Academy for the Blind program encourages fitness, fun

pramati@macon.comMarch 19, 2014 

A new fitness program launched at the Georgia Academy for the Blind has been designed to show the school’s students that anyone can take part in some physical activity.

Principal Cindy Gibson told students during a Wednesday morning assembly at the school that even just raising their arms above the head can be an activity to help students’ health.

“Thirty minutes of exercise helps your heart stay healthy, your brain stay healthy,” she told the students. “You eat every day, don’t you? You don’t think about it. You just do it.”

Gibson said students can take the same approach to exercise. She then led the students in their own version of flapping their arms like chicken wings, asking them to do it for one minute every hour.

Teresa Yaughn, the school’s physical therapist, is coordinating the “Power Up For 30” program at the school. She said that while some of the students do take part in sports such as wrestling and track or do exercise programs like Zumba or work out in the weight room, the goal is to get the entire student body -- as well as faculty and staff -- involved with some sort of fun physical activity.

“The main purpose is to get 30 minutes of exercise or activity in each person’s day,” she said. “It will improve their health while having fun.”

The school played a homemade video of students, faculty and staff doing their own improvised moves to music as a way to inspire the students, most of whom danced along when it was shown during the assembly. After the assembly was over, the students walked around part of the campus to a table, where they were given a healthy snack.

Yaughn said most of the students spend a lot of time in sedentary positions, either sitting in class or in the cabins on campus where they stay during the week if they are from outside of the midstate. Other students at the school are in wheelchairs.

Still, she said, there are activities called “desk-ercises” that they can do to keep active. Gibson added that the school has chair exercises for some of the students.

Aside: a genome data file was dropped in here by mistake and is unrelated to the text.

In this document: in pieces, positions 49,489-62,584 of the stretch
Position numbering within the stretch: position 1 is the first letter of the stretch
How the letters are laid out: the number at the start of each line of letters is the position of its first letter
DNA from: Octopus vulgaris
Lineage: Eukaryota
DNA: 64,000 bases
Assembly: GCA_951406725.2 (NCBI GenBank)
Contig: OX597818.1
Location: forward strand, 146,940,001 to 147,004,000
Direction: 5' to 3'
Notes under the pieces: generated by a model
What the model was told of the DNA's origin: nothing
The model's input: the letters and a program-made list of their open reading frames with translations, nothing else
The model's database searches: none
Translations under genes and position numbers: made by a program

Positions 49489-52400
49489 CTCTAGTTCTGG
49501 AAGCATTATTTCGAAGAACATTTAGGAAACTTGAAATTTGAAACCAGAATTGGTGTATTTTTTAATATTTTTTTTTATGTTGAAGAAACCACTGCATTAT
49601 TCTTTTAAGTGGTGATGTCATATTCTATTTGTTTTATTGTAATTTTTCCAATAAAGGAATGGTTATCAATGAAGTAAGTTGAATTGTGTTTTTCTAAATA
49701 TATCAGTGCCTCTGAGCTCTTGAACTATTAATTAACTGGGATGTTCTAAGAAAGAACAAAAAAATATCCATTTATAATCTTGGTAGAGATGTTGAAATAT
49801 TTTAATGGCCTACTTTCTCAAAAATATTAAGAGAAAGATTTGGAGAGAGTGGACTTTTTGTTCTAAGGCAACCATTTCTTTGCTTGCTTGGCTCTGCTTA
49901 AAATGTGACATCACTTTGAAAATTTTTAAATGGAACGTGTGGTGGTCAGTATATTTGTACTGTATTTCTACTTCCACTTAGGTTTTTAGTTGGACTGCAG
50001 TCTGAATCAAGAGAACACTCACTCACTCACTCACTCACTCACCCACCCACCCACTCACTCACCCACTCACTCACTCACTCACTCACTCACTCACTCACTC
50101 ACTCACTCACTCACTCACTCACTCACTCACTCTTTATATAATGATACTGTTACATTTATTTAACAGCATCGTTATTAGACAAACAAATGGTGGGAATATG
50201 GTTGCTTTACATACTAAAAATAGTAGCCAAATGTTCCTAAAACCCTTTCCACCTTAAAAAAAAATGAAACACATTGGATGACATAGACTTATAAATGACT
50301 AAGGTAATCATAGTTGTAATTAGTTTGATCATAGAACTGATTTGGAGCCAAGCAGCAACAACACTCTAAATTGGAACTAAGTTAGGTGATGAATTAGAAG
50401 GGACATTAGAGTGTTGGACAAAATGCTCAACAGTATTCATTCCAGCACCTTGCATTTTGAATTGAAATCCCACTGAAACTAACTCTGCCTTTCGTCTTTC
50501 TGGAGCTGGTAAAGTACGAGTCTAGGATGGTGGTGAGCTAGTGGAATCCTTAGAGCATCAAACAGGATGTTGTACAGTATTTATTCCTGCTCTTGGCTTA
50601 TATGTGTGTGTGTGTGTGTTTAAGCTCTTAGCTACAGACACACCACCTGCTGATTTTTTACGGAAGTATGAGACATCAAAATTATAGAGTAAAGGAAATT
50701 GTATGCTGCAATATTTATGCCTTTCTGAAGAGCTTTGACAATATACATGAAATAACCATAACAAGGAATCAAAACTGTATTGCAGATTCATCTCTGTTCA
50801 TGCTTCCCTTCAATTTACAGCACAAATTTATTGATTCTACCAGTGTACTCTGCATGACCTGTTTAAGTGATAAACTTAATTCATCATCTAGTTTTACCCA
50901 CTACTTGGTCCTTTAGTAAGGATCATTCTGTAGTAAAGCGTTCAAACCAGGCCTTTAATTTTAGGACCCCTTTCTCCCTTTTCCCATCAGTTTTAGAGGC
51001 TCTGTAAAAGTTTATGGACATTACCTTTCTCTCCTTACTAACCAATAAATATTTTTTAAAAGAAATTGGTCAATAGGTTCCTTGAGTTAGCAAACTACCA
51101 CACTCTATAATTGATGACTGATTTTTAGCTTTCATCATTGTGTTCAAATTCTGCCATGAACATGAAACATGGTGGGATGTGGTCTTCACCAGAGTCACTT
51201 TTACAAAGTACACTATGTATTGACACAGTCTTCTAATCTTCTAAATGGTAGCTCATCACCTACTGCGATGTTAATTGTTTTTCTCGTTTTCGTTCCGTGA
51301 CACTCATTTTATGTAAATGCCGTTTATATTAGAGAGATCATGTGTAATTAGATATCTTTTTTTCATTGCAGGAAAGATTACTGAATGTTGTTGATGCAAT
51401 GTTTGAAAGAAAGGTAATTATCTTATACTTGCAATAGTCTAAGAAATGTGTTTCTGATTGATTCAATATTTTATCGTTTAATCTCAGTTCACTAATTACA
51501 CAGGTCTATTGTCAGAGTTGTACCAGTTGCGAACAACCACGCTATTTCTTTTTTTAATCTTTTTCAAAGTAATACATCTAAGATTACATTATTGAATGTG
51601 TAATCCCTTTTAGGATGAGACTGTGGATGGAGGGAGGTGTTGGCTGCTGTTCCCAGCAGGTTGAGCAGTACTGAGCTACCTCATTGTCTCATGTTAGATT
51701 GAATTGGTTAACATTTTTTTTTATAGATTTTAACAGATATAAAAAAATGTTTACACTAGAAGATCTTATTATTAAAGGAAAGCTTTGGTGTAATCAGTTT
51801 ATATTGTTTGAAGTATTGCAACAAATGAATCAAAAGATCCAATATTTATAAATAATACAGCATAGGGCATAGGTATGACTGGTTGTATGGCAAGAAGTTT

“We’re going to teach the students who can’t stand and jump that they can still raise their elbows above their heads,” she said.

“The teachers are encouraged to use three minutes per period for exercise each period during the day,” she said. “It’s shown that exercise can help test scores go up.”

Sarah Pergola, a senior at the school, said she is looking forward to participating.

“I think it’s a good program,” she said. “It will get the students involved with exercise and get more healthy. I think anyone can do it -- you are in charge of you.”

Yaughn said the school has explored instituting the program for several months. The state Department of Education got so excited at the prospect that it’s initiating similar programs in the other two state-run schools in Georgia.

Also Wednesday, the school started teaching students about the state’s Safe Routes To School program. It’s a state Department of Transportation program that encourages all kids to follow certain safety rules while walking or riding their bikes to school.

While the students at the academy don’t walk to school or ride bikes, Yaughn said there are other parts of the program that they can teach students. In addition, the state gave each student a pedometer as part of the program.

To contact writer Phillip Ramati, call 744-4334.

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